As part of the oldest Zionist youth movement in America, Camp Young Judaea-Texas has always made Israel a central part of our summer experience. Even further, we strive to instill in our campers the sense that Israel is critically important to the life of the modern Jew.

With pride, we teach our campers:

The autonomous Jewish state of Israel has a fundamental right to exist.
The accomplishments of the Israeli people in the last seven decades are incredible and worth being proud of!
Israel is a wonderful place to visit, to learn, and to live!
The people of Israel are our family and we should support them!
Am Yisrael Chai!


Our homeland is a part of everything we are at Camp:

The People: A large delegation of staff come from Israel every summer. We love that our campers can make personal contacts with Israelis, and many of them in later years manage to meet up again in Israel! Who knew that little old Wimberley could create worldwide connections that often last a lifetime?

Our Pastimes: From the dodgeball-like Israeli game of Gaga, to our Israeli dances, to Israeli songs, day to day life at CYJ is saturated with cultural experiences from the Holy Land. The biggest example of this is of course during Israel day, an all out celebration of Israel where our Israeli staff share their favorite Israeli food, games, and songs with CYJ.


Educational Peulot: Every aidah (age group) has unique educational programs that they do in the afternoons, and all of them incorporate some element of Israeli content. Most of all is the Maginim (rising 6th graders), who spend their whole summer studying Israeli culture and values, and the Tsofim (rising 5th graders), who learn about the modern state of Israel, the land, and the societies who live there. Also of special note is the Bogrim (rising 8th graders), who learn all about the IDF during the unforgettable “Army Day”!

Caravan Show: Every summer, CYJ is visited by a delegation of Israeli scouts, a popular youth group in Israel. Several of these “Scout Caravan” delegations travel across America, visiting Jewish youth to sing, dance, and teach about their lives in Israel. Our campers LOVE the caravan show and we’re so happy we can host the scouts every season!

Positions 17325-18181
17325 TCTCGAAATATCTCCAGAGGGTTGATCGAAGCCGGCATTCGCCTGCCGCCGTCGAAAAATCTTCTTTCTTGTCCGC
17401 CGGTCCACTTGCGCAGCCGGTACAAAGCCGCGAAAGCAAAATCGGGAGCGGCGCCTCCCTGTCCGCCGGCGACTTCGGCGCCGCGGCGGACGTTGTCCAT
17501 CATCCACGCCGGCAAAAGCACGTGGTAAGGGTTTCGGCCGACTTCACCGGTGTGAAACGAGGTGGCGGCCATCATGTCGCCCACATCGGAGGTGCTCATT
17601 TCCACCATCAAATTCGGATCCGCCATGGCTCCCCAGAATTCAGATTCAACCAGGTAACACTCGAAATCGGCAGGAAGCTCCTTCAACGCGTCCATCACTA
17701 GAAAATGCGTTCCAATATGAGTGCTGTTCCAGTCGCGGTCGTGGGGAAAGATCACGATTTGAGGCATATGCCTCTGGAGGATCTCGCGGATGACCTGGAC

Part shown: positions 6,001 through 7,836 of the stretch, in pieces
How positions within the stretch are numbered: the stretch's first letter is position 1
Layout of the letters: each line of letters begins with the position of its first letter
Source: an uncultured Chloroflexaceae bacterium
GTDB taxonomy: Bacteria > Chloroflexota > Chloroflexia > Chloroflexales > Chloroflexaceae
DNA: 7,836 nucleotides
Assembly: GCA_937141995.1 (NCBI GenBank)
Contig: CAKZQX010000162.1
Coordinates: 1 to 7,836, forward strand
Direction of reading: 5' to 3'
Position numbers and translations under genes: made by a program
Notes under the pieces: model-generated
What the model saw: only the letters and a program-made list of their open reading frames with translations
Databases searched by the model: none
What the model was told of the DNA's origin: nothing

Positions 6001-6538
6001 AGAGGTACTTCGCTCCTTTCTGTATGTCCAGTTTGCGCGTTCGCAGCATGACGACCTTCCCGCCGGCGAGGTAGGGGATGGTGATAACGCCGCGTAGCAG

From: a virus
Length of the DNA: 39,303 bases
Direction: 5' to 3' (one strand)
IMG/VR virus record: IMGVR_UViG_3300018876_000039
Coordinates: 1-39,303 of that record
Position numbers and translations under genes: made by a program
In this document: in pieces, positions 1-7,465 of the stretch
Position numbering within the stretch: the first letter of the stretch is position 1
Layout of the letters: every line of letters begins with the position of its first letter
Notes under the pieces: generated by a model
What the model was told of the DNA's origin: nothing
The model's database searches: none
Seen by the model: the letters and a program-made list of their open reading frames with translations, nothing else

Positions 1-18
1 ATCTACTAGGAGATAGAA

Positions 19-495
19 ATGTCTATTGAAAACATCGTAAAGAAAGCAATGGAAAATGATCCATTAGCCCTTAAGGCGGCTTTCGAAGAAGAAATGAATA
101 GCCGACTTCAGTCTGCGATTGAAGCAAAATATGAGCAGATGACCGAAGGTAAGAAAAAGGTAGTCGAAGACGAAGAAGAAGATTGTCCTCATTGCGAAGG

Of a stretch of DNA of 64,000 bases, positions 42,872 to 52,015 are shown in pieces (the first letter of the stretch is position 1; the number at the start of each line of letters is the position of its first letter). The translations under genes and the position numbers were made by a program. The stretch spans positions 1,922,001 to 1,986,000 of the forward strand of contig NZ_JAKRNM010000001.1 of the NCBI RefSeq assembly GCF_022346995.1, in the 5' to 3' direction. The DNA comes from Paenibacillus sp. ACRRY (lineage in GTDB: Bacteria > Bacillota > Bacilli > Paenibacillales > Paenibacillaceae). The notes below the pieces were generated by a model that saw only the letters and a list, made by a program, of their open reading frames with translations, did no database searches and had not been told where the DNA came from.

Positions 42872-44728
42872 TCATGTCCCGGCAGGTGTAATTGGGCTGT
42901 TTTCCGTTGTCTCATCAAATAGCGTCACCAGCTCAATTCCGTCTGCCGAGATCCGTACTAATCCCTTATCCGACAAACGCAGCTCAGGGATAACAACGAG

Rikud is taught to every aidah (age group) a few times a week and culminates in our All-Camp Rikud right after Havdallah every Saturday night. Everyone loves Rikud and is so excited to dance to all of the songs they have learned during the week! Below are links to some of our favorite Rikud songs so you can have your own Rikud sessions at home!

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Hebrew at Camp

We have campers with a whole range of Hebrew exposure—from our Israelis who speak Hebrew at home to campers who’ve never learned a single letter.

Our use of Hebrew is very accessible. Rather than conversing in the language, we just replace certain camp terms with their Hebrew counterparts. So instead of calling the room where we have meals our “dining hall” we call it the Chadar Ochel; instead of “counselors” we call them madrichim. It may take a couple of days to get the hang of, but you can see how any camper could pick up the lingo while learning some Hebrew.

B’nai Mitzvah Practice

If requested in advance, counselors can oversee a camper’s bar or bat mitzvah preparation. Studying would be scheduled during the daily rest hour and can occur as often as a parent prefers. Be sure to discuss your expectations with your child before sending them to camp, and don’t forget to include the necessary study materials when packing for the summer.